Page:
In the recent cybersquatting dispute of Greenply Industries Limited v. Matthew Poston WIPO Case No. D2010-1748, November 29, 2010, single member panel was face with a dispute over the domain www.greenply.net. Complainant is a supplier of plywood and laminate to the Indian market and has multiple Indian trademark registrations. Complainant also maintains a website at www.greenply.com. Respondent registered the disputed domain in October 2008 and filed a Response to the dispute. Respondent filed for a U.S. trademark registration for the mark GREENPLY in February 2008, and it was published for opposition in July 2008. Respondent argued that since the USPTO had moved the application to publication, he believed that the registration of the domain was not in bad faith.
According to paragraph 4(a) of the ICANN UDRP Policy, for this Complaint to succeed in relation to the Domain Name, the Complainant must prove each of the following, namely that: (i) The Domain Name is identical or confusingly similar to a trade mark or service mark in which the Complainant has rights; and (ii) The Respondent has no rights or legitimate interests in respect of the Domain Name; and (iii) The Domain Name was registered and is being used in bad faith.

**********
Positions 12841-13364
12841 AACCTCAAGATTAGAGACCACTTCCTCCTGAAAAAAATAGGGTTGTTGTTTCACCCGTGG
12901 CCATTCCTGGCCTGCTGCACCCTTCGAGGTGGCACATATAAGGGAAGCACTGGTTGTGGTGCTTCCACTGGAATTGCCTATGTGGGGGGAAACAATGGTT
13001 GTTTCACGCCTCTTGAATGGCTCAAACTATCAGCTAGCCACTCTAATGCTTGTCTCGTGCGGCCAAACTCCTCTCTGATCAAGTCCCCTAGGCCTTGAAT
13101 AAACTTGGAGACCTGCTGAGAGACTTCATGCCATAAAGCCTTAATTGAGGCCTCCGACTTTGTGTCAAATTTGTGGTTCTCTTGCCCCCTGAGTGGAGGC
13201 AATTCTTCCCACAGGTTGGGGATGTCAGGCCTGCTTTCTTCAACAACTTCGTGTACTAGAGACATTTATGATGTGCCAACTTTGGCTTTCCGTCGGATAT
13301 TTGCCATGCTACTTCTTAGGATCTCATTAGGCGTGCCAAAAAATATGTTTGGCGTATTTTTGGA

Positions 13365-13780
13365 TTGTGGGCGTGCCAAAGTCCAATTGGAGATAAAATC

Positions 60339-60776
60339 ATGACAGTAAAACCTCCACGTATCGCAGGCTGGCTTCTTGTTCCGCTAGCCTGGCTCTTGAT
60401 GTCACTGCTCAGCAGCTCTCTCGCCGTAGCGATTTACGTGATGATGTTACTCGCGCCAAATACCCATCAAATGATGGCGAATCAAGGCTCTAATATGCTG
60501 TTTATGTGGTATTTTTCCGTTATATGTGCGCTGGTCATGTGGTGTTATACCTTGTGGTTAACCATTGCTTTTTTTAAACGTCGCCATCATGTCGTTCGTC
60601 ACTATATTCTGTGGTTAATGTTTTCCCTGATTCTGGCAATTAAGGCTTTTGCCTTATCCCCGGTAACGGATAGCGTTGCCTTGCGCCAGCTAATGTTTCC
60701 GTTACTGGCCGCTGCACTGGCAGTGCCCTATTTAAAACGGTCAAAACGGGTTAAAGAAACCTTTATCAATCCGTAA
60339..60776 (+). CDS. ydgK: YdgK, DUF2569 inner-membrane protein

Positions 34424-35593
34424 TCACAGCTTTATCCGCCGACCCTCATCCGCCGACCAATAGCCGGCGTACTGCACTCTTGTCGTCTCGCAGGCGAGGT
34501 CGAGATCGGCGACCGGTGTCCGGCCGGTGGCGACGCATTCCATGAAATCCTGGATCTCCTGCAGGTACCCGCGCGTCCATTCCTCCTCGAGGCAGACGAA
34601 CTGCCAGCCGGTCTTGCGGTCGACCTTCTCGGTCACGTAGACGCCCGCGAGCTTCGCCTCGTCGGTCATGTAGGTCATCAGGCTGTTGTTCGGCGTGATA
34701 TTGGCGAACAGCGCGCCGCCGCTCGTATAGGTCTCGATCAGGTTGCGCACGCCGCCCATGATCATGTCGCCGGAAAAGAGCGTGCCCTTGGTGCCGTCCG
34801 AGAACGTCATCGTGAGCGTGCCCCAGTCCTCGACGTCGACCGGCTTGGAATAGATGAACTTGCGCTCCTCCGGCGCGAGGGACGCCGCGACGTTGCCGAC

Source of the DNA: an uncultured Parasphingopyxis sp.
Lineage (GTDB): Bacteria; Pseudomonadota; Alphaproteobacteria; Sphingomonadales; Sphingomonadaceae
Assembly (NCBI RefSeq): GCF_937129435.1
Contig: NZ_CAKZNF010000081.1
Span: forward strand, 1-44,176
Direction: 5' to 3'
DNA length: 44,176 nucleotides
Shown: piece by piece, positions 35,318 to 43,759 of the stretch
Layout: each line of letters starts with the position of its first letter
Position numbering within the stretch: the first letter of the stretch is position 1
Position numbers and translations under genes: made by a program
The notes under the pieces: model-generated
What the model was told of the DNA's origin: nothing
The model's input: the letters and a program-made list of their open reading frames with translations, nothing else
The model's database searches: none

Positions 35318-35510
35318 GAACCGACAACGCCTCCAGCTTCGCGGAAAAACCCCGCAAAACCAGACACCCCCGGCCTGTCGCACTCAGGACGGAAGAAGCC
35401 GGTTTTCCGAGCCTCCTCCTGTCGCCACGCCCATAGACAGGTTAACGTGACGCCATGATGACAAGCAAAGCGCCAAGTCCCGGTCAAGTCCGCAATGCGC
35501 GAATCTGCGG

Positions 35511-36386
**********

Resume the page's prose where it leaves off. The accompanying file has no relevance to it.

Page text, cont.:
The Panel quickly addressed the first element, noting that the domain was identical to Complainant’s mark. The case turned on the second prong. The Panel noted that Complainant failed to present evidence demonstrating business in the U.S. prior to the Respondent’s registration of the domain. Additionally the Panel notes there was nothing in the record to indicate that Respondent’s intention to target Complainant’s brand. The Panel further rejected any contention that there has been confusion based upon a lack of evidence presented.
The Panel did not address the third prong in light of finding that Respondent established rights or legitimate interests in the domain. Ultimately the Panel DENIED the request for transfer.